Filling Our Days

La Voz de Galicia – 22 de marzo, 2024 →

Cristina PatoThis week, I read an interview with the science communicator and founder of the scientific museums in Coruña, Ramón Núñez Centella, which made me reflect on the possibilities of adapting to different ways of being in the world depending on the stage of life we are in. In the context of his retirement, Núñez Centella said, «I had to learn to fill my days,» a phrase that kept resonating in my head. Because, whether we like it or not, the rhythm of our lives is marked by our personal and professional obligations, and when some of those obligations change or disappear, then we have to rethink our routines, and that is not always easy. The idea of «filling the days,» especially when coming from a professional life full of social life, commitments, and responsibilities, is more complex than we think.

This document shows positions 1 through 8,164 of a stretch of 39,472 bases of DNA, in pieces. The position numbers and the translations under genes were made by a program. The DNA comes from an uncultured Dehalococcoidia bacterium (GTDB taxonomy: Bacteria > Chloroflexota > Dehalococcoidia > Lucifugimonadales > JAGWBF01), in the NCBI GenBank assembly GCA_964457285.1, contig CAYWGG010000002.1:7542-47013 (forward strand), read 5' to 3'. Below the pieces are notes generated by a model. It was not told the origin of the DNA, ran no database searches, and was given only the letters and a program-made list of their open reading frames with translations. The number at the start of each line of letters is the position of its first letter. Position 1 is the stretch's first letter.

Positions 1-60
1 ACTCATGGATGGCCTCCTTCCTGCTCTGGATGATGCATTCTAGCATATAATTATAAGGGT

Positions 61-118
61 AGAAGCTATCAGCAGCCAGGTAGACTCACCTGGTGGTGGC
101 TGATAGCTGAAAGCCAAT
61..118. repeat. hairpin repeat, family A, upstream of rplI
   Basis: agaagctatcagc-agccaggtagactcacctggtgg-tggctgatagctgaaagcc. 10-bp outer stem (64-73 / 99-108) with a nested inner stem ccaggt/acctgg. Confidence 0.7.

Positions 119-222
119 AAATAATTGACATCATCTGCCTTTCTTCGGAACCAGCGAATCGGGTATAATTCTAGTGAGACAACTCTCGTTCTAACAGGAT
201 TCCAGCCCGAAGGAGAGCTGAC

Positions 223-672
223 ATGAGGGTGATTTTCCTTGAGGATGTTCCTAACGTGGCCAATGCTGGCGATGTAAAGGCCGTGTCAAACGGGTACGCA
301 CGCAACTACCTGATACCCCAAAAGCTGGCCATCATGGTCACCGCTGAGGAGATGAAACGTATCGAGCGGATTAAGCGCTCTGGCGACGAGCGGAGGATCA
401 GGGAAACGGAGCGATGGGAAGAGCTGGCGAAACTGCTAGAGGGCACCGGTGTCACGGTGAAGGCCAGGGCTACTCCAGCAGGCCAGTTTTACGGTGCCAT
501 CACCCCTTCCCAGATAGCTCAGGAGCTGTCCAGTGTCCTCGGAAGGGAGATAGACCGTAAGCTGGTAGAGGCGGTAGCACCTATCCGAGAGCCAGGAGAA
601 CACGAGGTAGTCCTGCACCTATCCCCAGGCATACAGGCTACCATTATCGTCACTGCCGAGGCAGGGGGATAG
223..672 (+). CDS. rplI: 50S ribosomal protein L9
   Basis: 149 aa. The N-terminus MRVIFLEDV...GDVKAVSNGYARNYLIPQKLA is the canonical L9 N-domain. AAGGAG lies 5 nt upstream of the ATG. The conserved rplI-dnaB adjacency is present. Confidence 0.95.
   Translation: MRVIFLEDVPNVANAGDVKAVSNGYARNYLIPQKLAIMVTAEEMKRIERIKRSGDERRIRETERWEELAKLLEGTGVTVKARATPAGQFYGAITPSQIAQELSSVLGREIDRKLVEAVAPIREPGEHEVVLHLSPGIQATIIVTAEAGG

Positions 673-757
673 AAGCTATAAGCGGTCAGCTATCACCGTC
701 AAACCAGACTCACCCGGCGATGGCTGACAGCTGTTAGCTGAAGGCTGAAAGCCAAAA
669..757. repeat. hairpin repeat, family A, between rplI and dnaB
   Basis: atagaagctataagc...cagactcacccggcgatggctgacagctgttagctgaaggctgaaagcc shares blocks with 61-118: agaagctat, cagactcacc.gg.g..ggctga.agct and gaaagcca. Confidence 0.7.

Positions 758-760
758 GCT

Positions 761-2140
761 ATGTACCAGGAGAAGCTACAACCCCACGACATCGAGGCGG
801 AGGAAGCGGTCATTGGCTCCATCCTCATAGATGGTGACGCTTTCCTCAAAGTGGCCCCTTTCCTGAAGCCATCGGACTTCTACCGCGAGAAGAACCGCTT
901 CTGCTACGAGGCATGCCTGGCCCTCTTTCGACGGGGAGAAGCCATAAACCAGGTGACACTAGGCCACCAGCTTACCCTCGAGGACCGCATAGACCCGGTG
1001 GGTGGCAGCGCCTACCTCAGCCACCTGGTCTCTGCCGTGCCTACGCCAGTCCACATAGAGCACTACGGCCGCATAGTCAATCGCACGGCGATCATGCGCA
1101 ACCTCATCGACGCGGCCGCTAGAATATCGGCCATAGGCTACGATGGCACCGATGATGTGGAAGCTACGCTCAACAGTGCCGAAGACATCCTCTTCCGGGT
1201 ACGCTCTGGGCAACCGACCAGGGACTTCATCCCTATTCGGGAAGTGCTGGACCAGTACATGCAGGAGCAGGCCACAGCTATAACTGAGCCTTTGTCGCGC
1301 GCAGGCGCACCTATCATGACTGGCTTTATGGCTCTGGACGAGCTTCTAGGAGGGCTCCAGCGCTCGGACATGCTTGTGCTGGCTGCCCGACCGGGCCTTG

Retiring from something always brings consequences. Voluntary retirement is different from involuntary retirement, but I wonder what the difference is in terms of what happens afterwards, how do we learn to fill our days as people who, for whatever reason, are retired from our previous life?

In these last twelve years, Maruxa’s daughters’ priority has been to «fill her days» with activities to try to slow down her cognitive decline. And in these last four years, since I retired from the music industry to focus on my other lives (teaching, writing), I have also reflected on the fact that when my schedule was full, I didn’t have as much time to think. Now, «filling the days» means something different every day, it means reinventing existence as we go along, and I must admit that, despite the uncertainty, I prefer to build this stage like this, day by day…

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